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Bubonic Plague or Black Death
1347-1352 A.D. +
Bubonic Plague was responsible for the deaths of over twenty-five million Europeans during the above time frame. This accounted for more than one third of the population. It was called the Black Death because the skin color of infected persons turned dark gray, almost black. Death came so quickly that Italian writer and poet Giovanni Boccaccio commented: “one could eat lunch with friends and have dinner with ancestors in paradise.” Symptoms began with aching limbs followed by vomiting of blood. Lymph nodes began to swell and finally burst. Victims suffered immense pain and disfigurement. They did not know how the disease was transmitted nor how each person was selected. Dying workers meant a loss of production and business slowly came to a halt. Death came so quickly that it hurried the living to bury all the dead. In many towns, the dead occasionally outnumbered the living. People were horrified.
Acute infection is caused by the bacillus Yersina Pestis which results in high fever and painful swelling of the lymph glands called buboes, from which it received its name. The disease also causes spots on the skin that are red at first and then turn black, hence the name Black Death. The plague mainly affects rodents but fleas (especially Xenopsylla Cheopsis) can transmit the disease to humans. Fleas draw infected blood from the rodent and then regurgitate some of that fluid when biting the next victim. Rodents, cats, dogs, and humans die from the fluid but the flea survives the entire cycle.
The year 541 A.D. may be the earliest known record of an outbreak when trade vessels brought the plague to the Byzantine Empire under Justinian, yet researchers seem to disagree on where this plague may have originated. Some contend that it came from a remote part of China while others suggest east Africa. Trade routes from both China and eastern Africa converge at generally the same points near the east end of the Mediterranean. Persuasive documentation exists for each claim. However, the time frame of the Black Death incursion of central Europe is very well known. In October of 1347, several Italian merchant ships returned from the Black Sea and when they docked in harbors of mainland Italy, many of those on board were already dying. It was only a matter of time until the plague spread to every major country in Europe.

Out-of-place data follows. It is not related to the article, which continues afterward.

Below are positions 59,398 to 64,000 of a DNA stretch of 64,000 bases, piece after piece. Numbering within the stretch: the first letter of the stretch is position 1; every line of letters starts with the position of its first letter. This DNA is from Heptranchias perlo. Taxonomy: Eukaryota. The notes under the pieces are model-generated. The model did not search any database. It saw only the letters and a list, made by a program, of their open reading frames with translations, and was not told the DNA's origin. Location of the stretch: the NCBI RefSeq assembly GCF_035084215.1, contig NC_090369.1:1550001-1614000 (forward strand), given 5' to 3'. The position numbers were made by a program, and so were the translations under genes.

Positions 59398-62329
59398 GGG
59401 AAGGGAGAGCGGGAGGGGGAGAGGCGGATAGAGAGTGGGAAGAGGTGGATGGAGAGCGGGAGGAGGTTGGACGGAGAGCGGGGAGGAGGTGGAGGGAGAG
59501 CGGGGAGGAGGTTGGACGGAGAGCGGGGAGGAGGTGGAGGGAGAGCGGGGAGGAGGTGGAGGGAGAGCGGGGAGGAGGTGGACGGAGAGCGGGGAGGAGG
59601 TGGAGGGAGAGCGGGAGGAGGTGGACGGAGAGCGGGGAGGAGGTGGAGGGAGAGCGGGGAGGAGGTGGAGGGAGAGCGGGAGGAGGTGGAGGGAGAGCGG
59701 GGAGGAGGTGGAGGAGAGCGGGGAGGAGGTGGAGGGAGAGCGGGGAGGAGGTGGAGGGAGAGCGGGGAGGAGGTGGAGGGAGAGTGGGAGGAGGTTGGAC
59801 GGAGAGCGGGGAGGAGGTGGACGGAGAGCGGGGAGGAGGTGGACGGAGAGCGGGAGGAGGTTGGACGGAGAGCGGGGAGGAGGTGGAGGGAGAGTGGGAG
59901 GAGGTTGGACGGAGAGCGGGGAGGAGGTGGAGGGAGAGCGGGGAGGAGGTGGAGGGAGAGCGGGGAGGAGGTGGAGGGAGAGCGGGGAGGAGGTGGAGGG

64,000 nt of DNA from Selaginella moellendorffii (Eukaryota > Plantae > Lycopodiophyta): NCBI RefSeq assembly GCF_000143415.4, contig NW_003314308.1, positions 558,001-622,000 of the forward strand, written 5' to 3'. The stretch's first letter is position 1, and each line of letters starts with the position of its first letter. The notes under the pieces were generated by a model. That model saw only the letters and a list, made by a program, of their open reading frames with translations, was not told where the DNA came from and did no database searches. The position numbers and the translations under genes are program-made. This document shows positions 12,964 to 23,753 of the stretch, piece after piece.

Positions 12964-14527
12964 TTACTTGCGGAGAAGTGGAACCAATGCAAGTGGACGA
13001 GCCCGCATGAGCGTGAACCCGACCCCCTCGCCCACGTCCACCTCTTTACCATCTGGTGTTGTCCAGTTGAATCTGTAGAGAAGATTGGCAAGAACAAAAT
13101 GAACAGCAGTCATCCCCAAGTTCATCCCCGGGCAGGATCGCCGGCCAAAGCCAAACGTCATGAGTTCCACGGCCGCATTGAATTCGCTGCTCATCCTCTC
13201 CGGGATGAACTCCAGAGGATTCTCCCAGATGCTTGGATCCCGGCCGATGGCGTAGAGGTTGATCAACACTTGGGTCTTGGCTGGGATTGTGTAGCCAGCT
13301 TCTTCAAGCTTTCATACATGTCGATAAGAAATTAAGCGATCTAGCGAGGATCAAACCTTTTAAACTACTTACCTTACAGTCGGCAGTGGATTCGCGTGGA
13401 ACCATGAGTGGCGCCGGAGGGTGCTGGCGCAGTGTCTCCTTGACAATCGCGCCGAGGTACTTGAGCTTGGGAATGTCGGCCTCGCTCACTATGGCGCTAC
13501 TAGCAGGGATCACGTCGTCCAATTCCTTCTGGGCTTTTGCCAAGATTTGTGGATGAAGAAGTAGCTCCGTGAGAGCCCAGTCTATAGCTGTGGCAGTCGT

Several factors contributed to the distribution of the infection. Garbage was ubiquitous in European cities and rodents naturally congregate in these places. Bubonic plague rapidly spread throughout cities and eventually to the country. Tragically out of the uncertainty surrounding this plague, family members often abandoned each other, death of civil authorities meant no law enforcement in some areas, monks and nuns left monasteries and convents to care for the dying (for which they also died), thus no one was present to give Christian burials and dead bodies were frequently discarded in empty houses.
Winter saw a disappearance of Bubonic Plague as fleas were dormant, but the very next spring, the plague would begin killing again. It has been estimated that nearly twenty-five (25) million people had died - about one third of the population of Europe.
One of the biggest impacts of the plague was the shortage of labor, due to the enormous number of people that had died. Surviving laborers demanded higher wages for the increased amount of work that was expected of them but the contracting interests generally refused. This led to peasant revolts in England, France, and Italy.
Another impact was theological or philosophical: “Why had not devoutly energized prayers for deliverance been answered?” This gradually led to ecclesiastical and political turmoil as neither church or government officials were able to answer the question, thus civil instability resulted. Some blamed poisoned wells which naturally needs a culprit. Jews were blamed in many areas, which precipitated racial instability. Brutish thugs infected with the plaque threaten to break into homes unless bribed. Agriculture comes to a halt with crops withering and cattle roaming. No food and threats of harm often created panic. Many people lived in constant fear since no one knew what was causing the plague or how to stop it. All methods to curtail this devastating plague failed, except time.
Written by Ronald J. Gordon as extended information for other major articles